Debate over the proposed the Keystone XL pipeline has been fierce, and the project has become emblematic of a national debate over climate change.
Proponents say the project that would bring Canadian oil to the U.S. Great Plains would create badly needed jobs and be a key step toward North American energy independence. Critics say it would pose a big threat to the Earth’s climate because it would add billions of metric tons of global warming pollution to the atmosphere.
A long-awaited State Department draft report released last week made no clear recommendation on whether the U.S. should approve the pipeline, but it also downplayed some of the warnings from environmental activists, Politico noted.
What does any of that have to do with Minnesota? Regardless of the project's future, large quantities of the Canadian oil that the pipeline is designed to carry will still be ferried into the United States on Minnesota railroad tracks, the Star Tribune reports.
The oil-by-rail shipping business in Canada affects Minnesota because two major carriers, Canadian National and Canadian Pacific, have gateways into the United States through the state, the newspaper reports. A CN route goes through Duluth and CP has a track through the Twin Cities, the newspaper reports.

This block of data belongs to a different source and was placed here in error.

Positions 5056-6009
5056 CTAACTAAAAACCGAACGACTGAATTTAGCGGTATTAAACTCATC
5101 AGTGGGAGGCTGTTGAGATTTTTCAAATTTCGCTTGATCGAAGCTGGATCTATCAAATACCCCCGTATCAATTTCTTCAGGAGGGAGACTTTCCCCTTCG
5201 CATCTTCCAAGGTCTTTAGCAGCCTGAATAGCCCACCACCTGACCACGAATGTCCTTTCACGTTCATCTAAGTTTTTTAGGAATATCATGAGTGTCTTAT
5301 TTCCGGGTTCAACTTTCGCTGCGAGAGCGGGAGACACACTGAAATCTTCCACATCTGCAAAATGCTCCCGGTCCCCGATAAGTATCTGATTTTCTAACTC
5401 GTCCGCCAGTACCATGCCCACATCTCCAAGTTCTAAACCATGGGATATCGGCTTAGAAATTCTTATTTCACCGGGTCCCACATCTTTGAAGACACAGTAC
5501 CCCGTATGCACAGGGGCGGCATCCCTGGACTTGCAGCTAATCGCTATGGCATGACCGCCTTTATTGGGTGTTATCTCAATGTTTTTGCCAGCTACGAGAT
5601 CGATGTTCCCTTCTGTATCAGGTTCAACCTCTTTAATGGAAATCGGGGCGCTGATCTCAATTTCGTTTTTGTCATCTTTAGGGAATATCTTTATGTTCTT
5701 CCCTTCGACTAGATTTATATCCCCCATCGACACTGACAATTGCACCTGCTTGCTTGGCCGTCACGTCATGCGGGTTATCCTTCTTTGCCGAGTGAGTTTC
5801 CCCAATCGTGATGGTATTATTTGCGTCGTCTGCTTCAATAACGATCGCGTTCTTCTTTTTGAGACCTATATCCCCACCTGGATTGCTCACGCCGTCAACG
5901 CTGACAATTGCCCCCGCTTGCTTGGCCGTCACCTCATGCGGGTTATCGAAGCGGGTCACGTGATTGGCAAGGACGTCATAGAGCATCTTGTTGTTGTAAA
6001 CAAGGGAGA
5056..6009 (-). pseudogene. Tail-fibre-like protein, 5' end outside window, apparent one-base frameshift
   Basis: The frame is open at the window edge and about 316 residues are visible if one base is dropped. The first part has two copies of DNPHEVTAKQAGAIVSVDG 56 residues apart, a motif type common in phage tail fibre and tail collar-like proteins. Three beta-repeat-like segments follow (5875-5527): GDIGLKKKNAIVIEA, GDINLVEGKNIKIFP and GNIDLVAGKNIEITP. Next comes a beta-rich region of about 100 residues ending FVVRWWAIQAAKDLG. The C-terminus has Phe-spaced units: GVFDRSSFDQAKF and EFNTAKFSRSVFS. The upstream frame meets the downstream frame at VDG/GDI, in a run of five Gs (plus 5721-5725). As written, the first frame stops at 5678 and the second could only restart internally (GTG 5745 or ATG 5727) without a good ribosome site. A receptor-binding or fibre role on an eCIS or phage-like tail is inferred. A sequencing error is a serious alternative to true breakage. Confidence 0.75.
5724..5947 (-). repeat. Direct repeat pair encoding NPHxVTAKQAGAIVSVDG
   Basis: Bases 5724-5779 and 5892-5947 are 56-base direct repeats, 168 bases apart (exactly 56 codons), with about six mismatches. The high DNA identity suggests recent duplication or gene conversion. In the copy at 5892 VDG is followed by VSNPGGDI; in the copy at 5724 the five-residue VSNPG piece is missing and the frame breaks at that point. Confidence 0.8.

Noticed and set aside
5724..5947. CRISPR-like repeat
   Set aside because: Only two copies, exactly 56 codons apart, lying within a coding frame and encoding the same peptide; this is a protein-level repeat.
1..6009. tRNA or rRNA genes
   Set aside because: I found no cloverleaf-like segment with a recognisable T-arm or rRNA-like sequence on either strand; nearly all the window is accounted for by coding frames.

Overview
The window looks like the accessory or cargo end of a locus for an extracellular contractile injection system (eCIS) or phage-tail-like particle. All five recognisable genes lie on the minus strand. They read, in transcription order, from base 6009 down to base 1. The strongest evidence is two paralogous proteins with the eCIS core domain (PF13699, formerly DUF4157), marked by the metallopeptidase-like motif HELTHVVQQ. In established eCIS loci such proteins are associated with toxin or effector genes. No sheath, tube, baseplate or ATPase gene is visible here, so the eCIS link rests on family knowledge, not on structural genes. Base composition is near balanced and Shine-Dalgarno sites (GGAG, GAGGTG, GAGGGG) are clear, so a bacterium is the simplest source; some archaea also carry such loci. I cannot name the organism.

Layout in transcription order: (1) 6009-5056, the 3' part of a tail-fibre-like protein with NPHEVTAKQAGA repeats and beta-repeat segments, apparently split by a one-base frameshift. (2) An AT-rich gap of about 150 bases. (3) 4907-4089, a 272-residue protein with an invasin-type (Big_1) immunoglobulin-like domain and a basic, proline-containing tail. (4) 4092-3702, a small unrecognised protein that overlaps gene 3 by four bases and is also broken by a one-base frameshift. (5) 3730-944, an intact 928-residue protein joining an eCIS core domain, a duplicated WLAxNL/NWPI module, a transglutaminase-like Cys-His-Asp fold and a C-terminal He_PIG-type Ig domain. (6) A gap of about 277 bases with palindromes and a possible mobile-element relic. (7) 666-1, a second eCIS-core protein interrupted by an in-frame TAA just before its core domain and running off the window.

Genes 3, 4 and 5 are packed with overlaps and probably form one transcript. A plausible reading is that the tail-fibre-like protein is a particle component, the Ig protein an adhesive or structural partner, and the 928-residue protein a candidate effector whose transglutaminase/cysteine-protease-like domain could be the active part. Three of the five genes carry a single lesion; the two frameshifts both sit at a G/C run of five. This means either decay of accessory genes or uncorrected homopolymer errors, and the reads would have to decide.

The railroads say oil-loading terminals already operate on their rail networks, and more are being built for the same crude that the Keystone XL pipeline would carry, the newspaper reports.
The XL project, proposed by TransCanada aims to construct a 1,179-mile pipeline from Canadian tar sands in Hardisty, Alberta, through Montana and South Dakota to Steele City, Neb., as part of a broader pipeline network.
President Barack Obama early last year rejected the application for the XL route, citing environmental concerns, but the project is still very much alive, Reuters reported.